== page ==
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Kazerun

KAZERUN. a district and town of the province of Fars in Persia. The district is situated between Shiraz and Bushire. In its centre is the Kazerun Valley with a direction N.W. to S.E., a fertile plain 30 m. long and 7 to 8 m. broad, bounded S.E. by the Parishan Lake (8 m. long, 3 m. broad) N.W. by the Boshavir River, with the ruins of the old city of Beh-Shahpur (Beshaver, Boshavir, also, short, Shapur) and Sassanian basreliefs on its banks. There also, in a cave, is a statue of Shapur. The remainder of the district is mostly hilly country intersected by numerous streams, plains and hills being covered with zizyphus, wild almond and oak. The district is divided into two divisions: town and villages, the latter being called Kuh i Marreh and again subdivided into (i) Pusht i Kuh; (2) Yarruk; (3) Shakan. It has forty-six villages and a population of about 15,000; it produces rice of excellent quality, cotton, tobacco and opium, but very little corn, and bread rrjade of the flour of acorns is a staple of food in many villages. Wild almonds are exported.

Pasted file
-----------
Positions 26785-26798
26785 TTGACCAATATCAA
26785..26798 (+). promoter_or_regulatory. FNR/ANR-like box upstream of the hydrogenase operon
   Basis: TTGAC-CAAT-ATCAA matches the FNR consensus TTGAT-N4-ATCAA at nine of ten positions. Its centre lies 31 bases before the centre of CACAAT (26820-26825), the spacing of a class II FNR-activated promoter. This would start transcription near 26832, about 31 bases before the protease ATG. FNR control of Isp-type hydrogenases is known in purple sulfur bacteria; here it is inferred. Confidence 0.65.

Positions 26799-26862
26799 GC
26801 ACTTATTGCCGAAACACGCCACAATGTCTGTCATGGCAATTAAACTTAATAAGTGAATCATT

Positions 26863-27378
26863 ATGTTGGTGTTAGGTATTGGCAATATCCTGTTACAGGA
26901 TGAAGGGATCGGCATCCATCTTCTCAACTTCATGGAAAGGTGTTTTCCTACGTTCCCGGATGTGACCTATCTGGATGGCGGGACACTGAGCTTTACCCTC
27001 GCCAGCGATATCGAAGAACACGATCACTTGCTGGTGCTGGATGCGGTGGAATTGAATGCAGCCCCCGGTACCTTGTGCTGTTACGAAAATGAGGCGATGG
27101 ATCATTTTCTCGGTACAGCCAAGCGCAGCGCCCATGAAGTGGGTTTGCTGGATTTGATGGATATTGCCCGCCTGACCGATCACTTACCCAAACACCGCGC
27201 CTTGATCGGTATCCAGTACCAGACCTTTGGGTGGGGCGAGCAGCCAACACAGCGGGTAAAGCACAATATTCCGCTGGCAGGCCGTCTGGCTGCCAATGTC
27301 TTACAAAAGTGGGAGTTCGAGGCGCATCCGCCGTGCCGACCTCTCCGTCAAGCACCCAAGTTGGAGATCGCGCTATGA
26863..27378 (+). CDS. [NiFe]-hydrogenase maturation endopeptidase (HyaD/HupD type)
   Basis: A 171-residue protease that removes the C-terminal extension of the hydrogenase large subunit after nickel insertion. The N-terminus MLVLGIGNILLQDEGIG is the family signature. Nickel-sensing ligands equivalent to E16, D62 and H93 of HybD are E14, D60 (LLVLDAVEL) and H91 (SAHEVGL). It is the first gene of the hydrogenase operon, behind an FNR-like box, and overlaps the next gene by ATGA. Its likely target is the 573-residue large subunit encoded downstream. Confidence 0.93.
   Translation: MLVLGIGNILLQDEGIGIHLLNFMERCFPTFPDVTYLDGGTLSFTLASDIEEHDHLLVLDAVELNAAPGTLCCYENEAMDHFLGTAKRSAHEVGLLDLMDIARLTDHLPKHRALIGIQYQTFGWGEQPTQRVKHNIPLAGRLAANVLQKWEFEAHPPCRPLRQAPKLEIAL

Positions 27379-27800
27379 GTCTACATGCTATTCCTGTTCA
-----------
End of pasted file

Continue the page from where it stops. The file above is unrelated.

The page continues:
Kazerun, the chief place of the district, is an unwalled town situated in the midst of the central plain, in 29 37' N., 51 43' E. at an elevation of 2800 ft., 70 m. from Shiraz, and 96 m. from Bushire. It has a population of about 8000, and is divided into four quarters separated by open spaces. Adjoining it on the W. is the famous Nazar garden, with noble avenues of orange trees planted by a former governor, Hajji Ali Kuli Khan, in 1767. A couple of miles N. of the city behind a low range of hills are the imposing ruins of a marble building said to stand over the grave of Sheik Amin ed din Mahommed b. Zia ed din Mas'ud, who died A.H. 740 (A.D. 1339). S.E. of the city on a hugh mound are ruins of buildings with underground chambers, popularly known as Kal'eh i Gabr, " castle of the fire-worshippers."

Note - this article incorporates content from Encyclopaedia Britannica, Eleventh Edition, (1910-1911)

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